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Classroom lessons on racism
Apr 29, 2019, By: Erica (Samms) Hurley
classroom full of desks

Growing up in the 1980s and 1990s, the shows I watched (Degrassi Junior High, The Fresh Prince of Bel-Air) often dealt with sensitive topics including racism and bullying. As a young Mi’kmaw girl in Newfoundland, the unedited reality I lived in was rarely as pleasant as the outcomes that played out on TV. I am fortunate that the Mi’kmaq values and teachings that were part of my childhood taught me to cope with the racism and bullying directed at me.

Recently, I thought about experiences in my journey through the education system that had a negative impact at the time but ultimately allowed me to grow as a nurse educator.

I am 10 years old and smiling broadly as I wait for a big announcement, one I am so proud for the teacher to make. “We will have a special guest joining us next week,” she says, “for our heritage unit on the Mi’kmaq of Newfoundland.” I continue to smile as she tells my classmates that my grandfather, the band chief, will be visiting the school.

Only a day after his visit, I hear pointed racist comments. “Aren’t you special…no taxes to pay.” “Will you do the rain dance next week?” I am called “Pocahontas” and “squaw.” Sure, I have heard such words before but not in this kind of setting: I am with my peers, whom I am forced to be with almost every day, and there is no escape. Perhaps the teacher did not hear the comments, but something inside tells me she did. My heart is racing, and my palms are sweaty. Am I not safe here?

As I entered my pre-teen and teenage years, the comments became nastier, more frequent. I wanted to decrease the pain and fit in, so I withdrew from my culture, no longer participating in traditional practices and avoiding gatherings and events.

A decade passed, and I enrolled in nursing school. I reconnected with my culture when I realized how much it means to me. Though older and (somewhat) wiser, I remained cautious about sharing my thoughts and knowledge in class, out of fear that my Indigenous perspective will not be valued or understood.

The discussion this day turns to Indigenous health and housing. One of my classmates says, “It’s hard to feel bad for people who rip apart the homes built for them; some even beat down the walls.” “Sorry, Erica,” she adds, as she turns to acknowledge me.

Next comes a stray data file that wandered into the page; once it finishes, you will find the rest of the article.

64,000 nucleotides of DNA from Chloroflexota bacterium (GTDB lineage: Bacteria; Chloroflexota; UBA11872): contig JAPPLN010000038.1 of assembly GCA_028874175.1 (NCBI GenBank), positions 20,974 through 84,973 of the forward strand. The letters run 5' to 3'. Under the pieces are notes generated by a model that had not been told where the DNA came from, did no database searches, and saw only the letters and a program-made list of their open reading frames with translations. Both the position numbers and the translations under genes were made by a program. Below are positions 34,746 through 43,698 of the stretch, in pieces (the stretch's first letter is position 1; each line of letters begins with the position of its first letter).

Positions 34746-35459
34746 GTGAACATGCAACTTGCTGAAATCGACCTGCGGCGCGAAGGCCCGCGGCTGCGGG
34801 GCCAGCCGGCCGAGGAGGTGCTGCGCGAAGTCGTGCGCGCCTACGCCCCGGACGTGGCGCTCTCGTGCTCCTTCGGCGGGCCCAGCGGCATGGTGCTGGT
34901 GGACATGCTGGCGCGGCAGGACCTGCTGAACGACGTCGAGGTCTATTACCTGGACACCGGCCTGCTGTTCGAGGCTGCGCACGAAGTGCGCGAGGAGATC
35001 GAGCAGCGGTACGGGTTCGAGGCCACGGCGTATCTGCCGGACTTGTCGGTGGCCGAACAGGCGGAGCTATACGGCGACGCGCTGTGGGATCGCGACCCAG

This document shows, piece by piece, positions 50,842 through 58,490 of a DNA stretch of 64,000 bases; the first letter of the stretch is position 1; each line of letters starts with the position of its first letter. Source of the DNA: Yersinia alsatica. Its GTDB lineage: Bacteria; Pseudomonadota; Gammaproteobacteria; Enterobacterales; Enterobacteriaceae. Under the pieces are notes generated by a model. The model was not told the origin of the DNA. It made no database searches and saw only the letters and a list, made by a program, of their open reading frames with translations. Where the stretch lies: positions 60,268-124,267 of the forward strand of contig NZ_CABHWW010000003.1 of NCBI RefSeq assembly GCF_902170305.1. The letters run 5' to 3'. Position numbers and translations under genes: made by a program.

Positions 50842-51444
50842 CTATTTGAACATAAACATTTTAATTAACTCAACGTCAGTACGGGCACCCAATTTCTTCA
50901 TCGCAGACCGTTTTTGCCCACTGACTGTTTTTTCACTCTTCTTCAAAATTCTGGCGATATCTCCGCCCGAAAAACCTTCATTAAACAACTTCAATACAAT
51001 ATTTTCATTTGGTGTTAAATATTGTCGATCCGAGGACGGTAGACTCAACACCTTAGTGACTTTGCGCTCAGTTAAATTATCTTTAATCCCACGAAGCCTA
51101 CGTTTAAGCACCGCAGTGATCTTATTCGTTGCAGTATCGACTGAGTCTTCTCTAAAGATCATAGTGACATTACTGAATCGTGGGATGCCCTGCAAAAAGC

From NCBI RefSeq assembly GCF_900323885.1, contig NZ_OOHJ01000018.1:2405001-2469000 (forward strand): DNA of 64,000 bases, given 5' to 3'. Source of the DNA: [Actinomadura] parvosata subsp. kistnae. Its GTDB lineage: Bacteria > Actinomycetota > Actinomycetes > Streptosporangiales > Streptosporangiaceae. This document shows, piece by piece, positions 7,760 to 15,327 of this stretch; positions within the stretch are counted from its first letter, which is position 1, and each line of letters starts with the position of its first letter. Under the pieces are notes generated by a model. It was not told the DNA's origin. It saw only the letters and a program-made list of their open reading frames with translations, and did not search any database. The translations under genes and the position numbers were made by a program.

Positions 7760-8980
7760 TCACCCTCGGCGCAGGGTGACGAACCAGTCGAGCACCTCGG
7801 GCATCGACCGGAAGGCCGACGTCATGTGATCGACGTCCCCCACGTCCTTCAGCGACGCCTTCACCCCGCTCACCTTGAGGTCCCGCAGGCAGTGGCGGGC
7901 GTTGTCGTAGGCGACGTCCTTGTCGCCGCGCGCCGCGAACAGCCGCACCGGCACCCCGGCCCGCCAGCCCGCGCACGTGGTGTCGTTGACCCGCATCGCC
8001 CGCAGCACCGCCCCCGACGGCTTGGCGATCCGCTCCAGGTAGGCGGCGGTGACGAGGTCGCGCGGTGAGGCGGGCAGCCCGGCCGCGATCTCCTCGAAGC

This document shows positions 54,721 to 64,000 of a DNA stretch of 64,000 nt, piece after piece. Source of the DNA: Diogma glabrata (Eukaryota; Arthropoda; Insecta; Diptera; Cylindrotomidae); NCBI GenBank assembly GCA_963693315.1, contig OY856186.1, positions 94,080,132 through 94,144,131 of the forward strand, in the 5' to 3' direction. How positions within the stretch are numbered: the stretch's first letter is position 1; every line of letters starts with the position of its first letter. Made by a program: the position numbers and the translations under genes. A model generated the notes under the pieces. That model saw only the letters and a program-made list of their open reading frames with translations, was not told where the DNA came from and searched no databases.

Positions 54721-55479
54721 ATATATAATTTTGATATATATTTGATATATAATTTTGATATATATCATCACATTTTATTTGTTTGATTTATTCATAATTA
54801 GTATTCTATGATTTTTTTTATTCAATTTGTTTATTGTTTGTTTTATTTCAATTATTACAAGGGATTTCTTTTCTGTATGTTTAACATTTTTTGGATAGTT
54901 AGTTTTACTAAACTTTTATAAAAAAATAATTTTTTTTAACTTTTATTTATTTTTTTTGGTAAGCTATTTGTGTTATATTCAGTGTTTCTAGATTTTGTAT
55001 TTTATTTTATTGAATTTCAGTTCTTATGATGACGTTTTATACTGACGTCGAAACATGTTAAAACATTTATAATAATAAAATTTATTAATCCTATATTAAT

Once again, I experience a racing heart and sweaty palms. I try to ignore the looks and disconnect from the discussion. Suddenly, words flood out of me like a dam has broken:

“Were those people forced into residential schools, where they may have been abused? They may have had their land taken — no longer able to live as they once had — and been forced to try and change their whole way of life. Maybe the house wasn’t what they wanted or needed.”

“That was years ago,” comes the reply, “and those people have to move on if they want things in this day and age. You can’t help people who don’t want to help themselves.”

No one challenges her. I am shaking — not because I have raised my voice in class but because this stereotyping and the lack of knowledge about Indigenous history fills me with sadness. Am I not safe here?

The professor moves on, explaining that we must acknowledge our own beliefs and values but not allow them to hinder our ability to provide nursing care. I sit there and wonder how many of my peers actually think that way. Is this how they will practise?

I was able to glean many positives from my time in the baccalaureate program, but what happened that day was not an isolated incident.

Eventually, I became a nurse educator, working first as a laboratory and clinical nursing instructor and then as a lecturer.

I am leading a review of Indigenous history, with a class of third-year students, focusing on the impact of residential schools, life on reservations and the Indian Act. Someone says quietly, “I didn’t know all that.” I can see that some of the students are visibly uncomfortable. I remember feeling that way — and the reasons why — and stop to point out that I don’t want to blame or shame anyone. The point is to use every opportunity to try to eradicate stereotyping, be open to learning about one another and establish respectful dialogue. And then we talk. I want them to feel safe here.

In my journey from Indigenous student to Indigenous nurse educator, I have learned the necessity of engagement, the importance of not minimizing thoughts, ideas and feelings, that it is OK to ask questions. I address conflict and allow for difficult conversations, but in a respectful manner. And I also now better understand some of the Mi’kmaq teachings about forgiveness that were provided to me long ago.

In nursing, every moment is a teachable moment. I hope to be known as the educator who turns negative comments into learning opportunities, who doesn’t simply ignore the comments, regardless of where they are directed.


The author was inspired by an address given by Sarah Anala, an Inuk elder and activist, who was awarded an honorary doctorate from Memorial University in 2015. She would also like to acknowledge her grandfather, Wilson Samms, and other founding members of the Federation of Newfoundland Indians.